An article in today's New York Times suggests that the Southern California antiquities scandal may really be about the sale of tax deductions:
"Applications for the warrants said under the scheme, that smugglers and art dealers were selling prehistoric artifacts to Americans, who were provided with inflated appraisals. Then the art dealers arranged for the items to be donated to the museums, so the donors could take a tax deduction. ... According to the warrants, many of the artifacts were sold to the donors for around $1,500 each and then appraised at prices just shy of $5,000. (Above that amount the paperwork requirements on a tax return grow stiffer.) For a taxpayer in the maximum tax bracket, the savings would be only about $700 a piece."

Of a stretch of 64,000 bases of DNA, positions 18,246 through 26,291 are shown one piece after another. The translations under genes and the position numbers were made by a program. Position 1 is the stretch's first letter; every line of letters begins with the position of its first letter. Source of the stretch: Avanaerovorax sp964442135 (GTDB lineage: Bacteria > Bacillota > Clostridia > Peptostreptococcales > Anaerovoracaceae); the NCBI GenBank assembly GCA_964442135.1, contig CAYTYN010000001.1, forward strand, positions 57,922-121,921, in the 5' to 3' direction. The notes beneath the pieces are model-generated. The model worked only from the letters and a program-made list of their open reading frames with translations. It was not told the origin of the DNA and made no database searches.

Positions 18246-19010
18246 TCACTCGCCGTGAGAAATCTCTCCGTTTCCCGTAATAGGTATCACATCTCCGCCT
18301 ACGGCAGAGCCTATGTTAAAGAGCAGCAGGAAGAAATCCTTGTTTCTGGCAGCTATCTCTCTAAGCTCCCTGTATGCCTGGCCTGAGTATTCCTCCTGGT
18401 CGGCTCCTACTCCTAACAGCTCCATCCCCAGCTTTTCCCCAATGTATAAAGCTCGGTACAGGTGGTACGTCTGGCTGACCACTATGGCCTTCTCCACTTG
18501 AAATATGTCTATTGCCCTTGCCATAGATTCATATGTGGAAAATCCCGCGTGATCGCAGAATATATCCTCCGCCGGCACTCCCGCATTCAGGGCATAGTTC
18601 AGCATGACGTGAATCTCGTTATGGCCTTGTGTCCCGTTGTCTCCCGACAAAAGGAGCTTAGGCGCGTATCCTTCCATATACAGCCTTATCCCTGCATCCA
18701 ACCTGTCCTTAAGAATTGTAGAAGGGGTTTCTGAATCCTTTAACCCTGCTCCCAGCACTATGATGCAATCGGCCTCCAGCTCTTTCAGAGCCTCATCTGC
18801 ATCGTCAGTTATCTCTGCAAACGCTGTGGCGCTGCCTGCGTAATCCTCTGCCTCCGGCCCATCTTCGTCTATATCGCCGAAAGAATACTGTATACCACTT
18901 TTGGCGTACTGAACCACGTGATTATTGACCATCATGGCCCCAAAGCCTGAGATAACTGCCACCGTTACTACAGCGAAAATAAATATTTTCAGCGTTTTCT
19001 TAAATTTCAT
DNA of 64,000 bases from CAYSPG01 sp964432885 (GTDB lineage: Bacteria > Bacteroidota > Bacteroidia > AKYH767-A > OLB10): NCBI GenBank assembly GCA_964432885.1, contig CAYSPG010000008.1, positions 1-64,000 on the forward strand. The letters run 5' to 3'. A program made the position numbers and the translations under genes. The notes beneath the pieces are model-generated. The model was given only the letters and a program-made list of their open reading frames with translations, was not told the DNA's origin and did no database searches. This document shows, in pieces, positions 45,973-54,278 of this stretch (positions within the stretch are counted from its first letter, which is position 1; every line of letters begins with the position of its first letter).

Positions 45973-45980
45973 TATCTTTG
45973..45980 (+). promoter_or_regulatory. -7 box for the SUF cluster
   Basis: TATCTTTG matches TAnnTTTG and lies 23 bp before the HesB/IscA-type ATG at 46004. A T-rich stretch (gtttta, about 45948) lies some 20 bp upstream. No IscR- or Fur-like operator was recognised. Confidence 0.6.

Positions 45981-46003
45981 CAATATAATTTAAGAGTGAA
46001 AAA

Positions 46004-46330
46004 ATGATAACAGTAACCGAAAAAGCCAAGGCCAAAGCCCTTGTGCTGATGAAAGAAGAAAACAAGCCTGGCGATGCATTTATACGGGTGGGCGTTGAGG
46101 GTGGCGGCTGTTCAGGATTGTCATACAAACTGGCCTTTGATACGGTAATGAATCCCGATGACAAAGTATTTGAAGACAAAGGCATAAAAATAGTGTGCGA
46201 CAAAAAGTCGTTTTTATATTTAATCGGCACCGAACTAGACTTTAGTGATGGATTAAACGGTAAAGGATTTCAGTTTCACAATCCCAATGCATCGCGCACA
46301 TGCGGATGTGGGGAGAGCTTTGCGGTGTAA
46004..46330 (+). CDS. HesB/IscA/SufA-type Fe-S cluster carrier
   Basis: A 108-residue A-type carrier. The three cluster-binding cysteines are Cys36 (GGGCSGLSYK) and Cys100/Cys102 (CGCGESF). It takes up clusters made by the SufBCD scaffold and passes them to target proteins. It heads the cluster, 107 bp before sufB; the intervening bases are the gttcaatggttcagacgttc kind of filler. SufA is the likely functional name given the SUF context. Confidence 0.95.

$700 seems a tad low, but in the right ballpark. The mention of "stiffer paperwork requirements" is a reference to the fact that it's at $5,000 that the need for a "qualified appraisal" kicks in. See IRS Form 8283.